Gray: But, we can’t take away guns from people that are law-abiding citizens and use it for self-protection.

Brophy: All right, I think we just need to find the right balance because there’s gonna be people that aren’t using it for their protection, and there’s gonna be people that are using it for their protection. I think if no one has guns, there’s just no problem. 

Gray: Yeah, but you’re never going to have that; it’s not a perfect society. The U.S. is never like that. There’s always pros and cons, there’s always bad and good in the U.S.

Jaladi: But, we have seen some countries, for example, Japan, who have banned guns, and they have a much lower crime rate than America. How would you interpret this data for your analysis? 

Brophy: I think that them having stricter gun laws kind of helps just control it better. I feel like there’s a better distribution of people who have guns.

Gray: Yeah, I like what you’re getting out there, Max, but it’s a cultural issue. Japan, you go on the subway, no one’s talking. Everyone’s respectful. The streets are clean. You look at New York: you hear yelling all the time, people on the streets going crazy. That’s a mental health issue. So, I think it’s a lot of cultural and historical significance. The U.S. was founded on colonizing through the continent and westward expansion. I think gun ownership is seen as a symbol of heritage and independence.

Brophy: Back in the day, it was very hard to access police and people to protect them. So they basically had to fend for themselves and their families. So, it was more close, as in people would have their families protect each other to stay safe.

Gray: Yes, but it’s a fundamental right, you can’t stray away from that fact. Also, Brazil pretty much banned all guns, but Brazil is known for their cartels and other gun violence in the favelas. So if you see that as a similar cultural comparison to the United States, I think that’s what we’re gonna see if we ban all guns, Max.

Brophy: I don’t know, I feel like that’s also Brazil, though. Brazil has a way weaker government; they’re not able to control their citizens like the U.S. government is. It’s gonna be a lot more prominent there than it will here because Brazil just isn’t able to control the people that do have guns and just anyone in general.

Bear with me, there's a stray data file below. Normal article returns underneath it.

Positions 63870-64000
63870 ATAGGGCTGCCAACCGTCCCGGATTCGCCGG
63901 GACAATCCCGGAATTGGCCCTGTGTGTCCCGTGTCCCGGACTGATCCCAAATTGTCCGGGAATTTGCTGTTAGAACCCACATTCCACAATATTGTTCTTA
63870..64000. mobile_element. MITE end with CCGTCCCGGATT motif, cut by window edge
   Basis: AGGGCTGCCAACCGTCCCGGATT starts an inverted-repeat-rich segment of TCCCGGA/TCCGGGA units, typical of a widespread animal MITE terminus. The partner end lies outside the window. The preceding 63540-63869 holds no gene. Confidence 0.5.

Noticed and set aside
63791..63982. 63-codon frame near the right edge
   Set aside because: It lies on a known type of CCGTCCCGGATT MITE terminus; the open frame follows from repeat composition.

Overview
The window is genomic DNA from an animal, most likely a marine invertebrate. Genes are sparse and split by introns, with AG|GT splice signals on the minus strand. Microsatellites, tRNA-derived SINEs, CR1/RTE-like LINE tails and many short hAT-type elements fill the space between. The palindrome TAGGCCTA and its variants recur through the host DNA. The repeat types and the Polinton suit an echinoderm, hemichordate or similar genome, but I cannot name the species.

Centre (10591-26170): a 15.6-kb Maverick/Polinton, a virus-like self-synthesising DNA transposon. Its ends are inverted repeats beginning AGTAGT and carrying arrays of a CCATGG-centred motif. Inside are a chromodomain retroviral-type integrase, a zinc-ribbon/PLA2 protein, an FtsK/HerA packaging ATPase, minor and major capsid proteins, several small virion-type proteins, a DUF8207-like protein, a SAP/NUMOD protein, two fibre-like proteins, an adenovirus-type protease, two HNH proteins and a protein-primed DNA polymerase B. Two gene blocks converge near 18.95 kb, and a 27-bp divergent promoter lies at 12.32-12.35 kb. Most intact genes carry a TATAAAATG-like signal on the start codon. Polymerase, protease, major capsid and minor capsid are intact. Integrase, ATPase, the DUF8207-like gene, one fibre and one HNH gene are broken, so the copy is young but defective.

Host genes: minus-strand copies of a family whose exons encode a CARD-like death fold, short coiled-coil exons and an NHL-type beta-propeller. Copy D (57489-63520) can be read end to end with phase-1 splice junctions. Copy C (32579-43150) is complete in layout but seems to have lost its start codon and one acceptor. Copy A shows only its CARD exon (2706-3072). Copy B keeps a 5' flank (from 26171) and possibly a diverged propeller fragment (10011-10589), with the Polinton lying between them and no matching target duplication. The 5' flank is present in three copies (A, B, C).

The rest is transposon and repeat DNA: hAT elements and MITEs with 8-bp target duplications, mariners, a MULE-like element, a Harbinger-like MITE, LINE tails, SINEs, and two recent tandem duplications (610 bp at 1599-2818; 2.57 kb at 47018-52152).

Jaladi: Let’s switch topics here. Chris, do you want to give us another reason why we shouldn’t ban guns.

Gray: All the monetary value that guns bring through the industry and jobs and generating tax revenue. How do you think banning all these guns will affect that?

Brophy: I feel like people’s lives are more important than people’s jobs and money. I think that we might need to risk some jobs in order to save lives, and they’re not going to be completely dead. So, they’re able to come back on their feet, find a different job compared to someone who gets shot by a gun and dies, they’re not really able to come back at all.

Jaladi: Max, you mentioned the statistics on suicide. So, you basically believe that taking away guns will reduce the suicide rate in our country?

Brophy: Yes, I do believe that because over half of all suicides are caused by guns. So, if you get rid of that gun, they’re gonna have to some other methods. So, if they’re using those methods, I think it’s going to lower suicides quite a bit.

Gray: Yeah, we’re going to talk about this again, but mental health, that’s the biggest thing that’s coming up here. And I think expanding on that, it should be a topic that we talk about. 

Jaladi: Okay, so let’s talk about it. Let’s take this into more positive light, how can we help American citizens’ mental health, in your opinion?

Gray: So I think this all starts with the nuclear family as a baby; you base everything on your life based on your environment. So, growing up, you learn manners, you learn etiquette. And if you’re not receiving any of that, if you live in a single-parent household, and it’s the opposing gender, they don’t know what to teach you in a masculine or feminine way. So, I think that building the foundation for these kids is the most important way to improve mental health, and the people that are all grown up, that have mental health issues, we just need more support for them. And substance abuse is also a big thing, just regulating that — just adding a lot of regulations, I think, will help.